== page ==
Peugeot debuts the not-for-NZ Landtrek ute

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Peugeot has revealed a new ute to challenge the likes of the Toyota Hilux and Mazda BT-50 but it isn’t going to make it to New Zealand.

Called the Landtrek, the ute was created specifically for the Latin America, South America and sub-Saharan African markets.

It’s based on the Kaicene F70 ute that went on sale in China in 2019, which shares its ladder-frame chassis, engines and most of its body with the Landtrek. That means powertrain options will span either a 110kW/350Nm 1.9-litre turbo-diesel or a more powerful 210kW/320Nm 2.4-litre turbo-petrol. Both engines get a six-speed manual while the petrol has been linked with a six-speed automatic.

This is Peugeot’s brand-new ute, the Landtrek. It looks good, but it doesn’t look like it’s coming here.

Supplied

This is Peugeot’s brand-new ute, the Landtrek. It looks good, but it doesn’t look like it’s coming here.

Entry-level models will be rear-wheel drive while more expensive versions get all-wheel drive and a high-low ratio gearbox.

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Design-wise, Peugeot has applied a more rugged version of its standard face to the Landtrek (though without the trademark ‘tiger slash’ DRLs) with a big grille wrapped in chrome, chunky headlights, a baseplate under its chin and C-shaped LED taillights.

It might not pack a massive punch under the bonnet but that interior looks brilliant.

Supplied

It might not pack a massive punch under the bonnet but that interior looks brilliant.

Inside, the Landtrek can be specced with up to six seats (three in the front, three in the back), 10-inch infotainment system, USB sockets, dual-zone climate control and driver assist tech like lane departure warning, trailer swing control, hill descent control and a 360-degree camera.

There’s also Peugeot’s own steering wheel and a dash that looks to be a blend of both digital and analogue.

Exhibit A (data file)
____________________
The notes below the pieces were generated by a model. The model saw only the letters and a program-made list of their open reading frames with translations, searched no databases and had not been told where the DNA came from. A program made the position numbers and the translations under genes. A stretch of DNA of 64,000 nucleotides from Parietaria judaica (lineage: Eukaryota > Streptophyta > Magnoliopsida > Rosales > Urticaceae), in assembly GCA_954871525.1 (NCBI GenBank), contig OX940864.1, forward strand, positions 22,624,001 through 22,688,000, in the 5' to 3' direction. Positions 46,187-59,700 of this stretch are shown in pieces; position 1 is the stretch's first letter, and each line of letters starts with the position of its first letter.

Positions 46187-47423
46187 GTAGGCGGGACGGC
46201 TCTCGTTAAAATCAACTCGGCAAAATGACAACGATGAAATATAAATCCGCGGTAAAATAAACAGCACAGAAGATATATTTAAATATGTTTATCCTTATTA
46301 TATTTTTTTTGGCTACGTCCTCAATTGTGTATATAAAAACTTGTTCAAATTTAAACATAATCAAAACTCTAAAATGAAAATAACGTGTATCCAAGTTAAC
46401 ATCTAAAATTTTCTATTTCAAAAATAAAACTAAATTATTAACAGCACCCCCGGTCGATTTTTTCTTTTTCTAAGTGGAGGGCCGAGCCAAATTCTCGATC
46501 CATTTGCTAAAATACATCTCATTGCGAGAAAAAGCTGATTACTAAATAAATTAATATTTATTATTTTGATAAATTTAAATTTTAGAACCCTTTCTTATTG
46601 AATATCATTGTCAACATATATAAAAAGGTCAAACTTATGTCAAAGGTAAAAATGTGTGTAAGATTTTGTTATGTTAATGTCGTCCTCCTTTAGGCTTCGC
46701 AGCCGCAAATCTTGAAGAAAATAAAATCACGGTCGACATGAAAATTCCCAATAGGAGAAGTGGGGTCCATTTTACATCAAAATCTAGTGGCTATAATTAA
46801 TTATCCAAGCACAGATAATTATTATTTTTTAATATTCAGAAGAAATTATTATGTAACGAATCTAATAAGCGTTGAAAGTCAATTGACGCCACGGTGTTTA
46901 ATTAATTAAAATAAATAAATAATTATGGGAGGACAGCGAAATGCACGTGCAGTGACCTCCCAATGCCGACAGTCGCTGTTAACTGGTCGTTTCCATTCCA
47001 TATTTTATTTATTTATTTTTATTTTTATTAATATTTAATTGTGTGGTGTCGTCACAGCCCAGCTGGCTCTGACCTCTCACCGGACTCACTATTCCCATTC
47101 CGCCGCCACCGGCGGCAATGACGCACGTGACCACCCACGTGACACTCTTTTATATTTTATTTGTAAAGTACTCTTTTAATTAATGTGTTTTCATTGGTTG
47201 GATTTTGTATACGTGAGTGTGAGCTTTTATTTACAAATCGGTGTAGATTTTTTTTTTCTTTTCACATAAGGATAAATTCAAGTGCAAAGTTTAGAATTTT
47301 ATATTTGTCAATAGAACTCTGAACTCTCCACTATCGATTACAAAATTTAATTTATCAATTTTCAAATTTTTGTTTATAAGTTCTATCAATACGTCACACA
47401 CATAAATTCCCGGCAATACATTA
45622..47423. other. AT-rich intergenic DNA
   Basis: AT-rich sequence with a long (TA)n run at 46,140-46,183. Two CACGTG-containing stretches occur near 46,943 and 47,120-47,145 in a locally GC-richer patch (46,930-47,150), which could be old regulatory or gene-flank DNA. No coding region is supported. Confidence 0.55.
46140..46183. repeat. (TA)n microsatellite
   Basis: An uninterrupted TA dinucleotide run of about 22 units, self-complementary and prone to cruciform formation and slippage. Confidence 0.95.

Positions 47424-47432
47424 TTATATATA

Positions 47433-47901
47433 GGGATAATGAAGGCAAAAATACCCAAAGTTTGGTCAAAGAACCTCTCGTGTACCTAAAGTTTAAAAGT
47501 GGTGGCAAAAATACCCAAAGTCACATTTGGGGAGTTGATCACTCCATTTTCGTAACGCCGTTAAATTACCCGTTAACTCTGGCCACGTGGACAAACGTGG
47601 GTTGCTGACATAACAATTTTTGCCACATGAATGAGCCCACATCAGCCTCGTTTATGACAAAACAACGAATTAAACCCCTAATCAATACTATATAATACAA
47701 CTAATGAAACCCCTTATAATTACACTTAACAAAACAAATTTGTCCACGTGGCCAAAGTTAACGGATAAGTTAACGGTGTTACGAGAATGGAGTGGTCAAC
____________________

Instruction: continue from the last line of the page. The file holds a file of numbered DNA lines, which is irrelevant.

More details aren’t clear but Peugeot is evidently confident in its new machine. The Landtrek will take a 50-day, 26,000km road trip across the South American continent. Some of that will be on roads while other parts will be as the crow flies.

It’ll be interesting to see if the new kid on the block has what it takes to offset the established names like Hilux, Ranger and BT-50.

Supplied

It’ll be interesting to see if the new kid on the block has what it takes to offset the established names like Hilux, Ranger and BT-50.

Peugeot’s global boss, Jean-Phillipe Imparato, told Australian media last year that the brand was considering a one-tonne ute for developed markets like Australia and New Zealand.

“For Australia, it’s a question of price and regulation. At the moment my aim is to cover Middle East, South and Latin America for Peugeot to come to where Peugeot was some decades ago,” he said.

“At the moment, the pricing and specification requirements of these regions do not match the Australian requirements.”

But even if they did, it seems the local distributor in New Zealand isn’t interested, with a spokesman for Auto Distributors New Zealand telling Stuff “The local Peugeot line up includes the most efficient PSA engines which fulfil strict Euro 6.2 and 6.3 norms.”

“We are aiming to decrease CO2 emission in our fleet, and we will soon launch our first petrol PHEV with CO2 emissions of 29g/100 km as well as full EV models. The high CO2 emission Landtrek does not fit our local strategy.”



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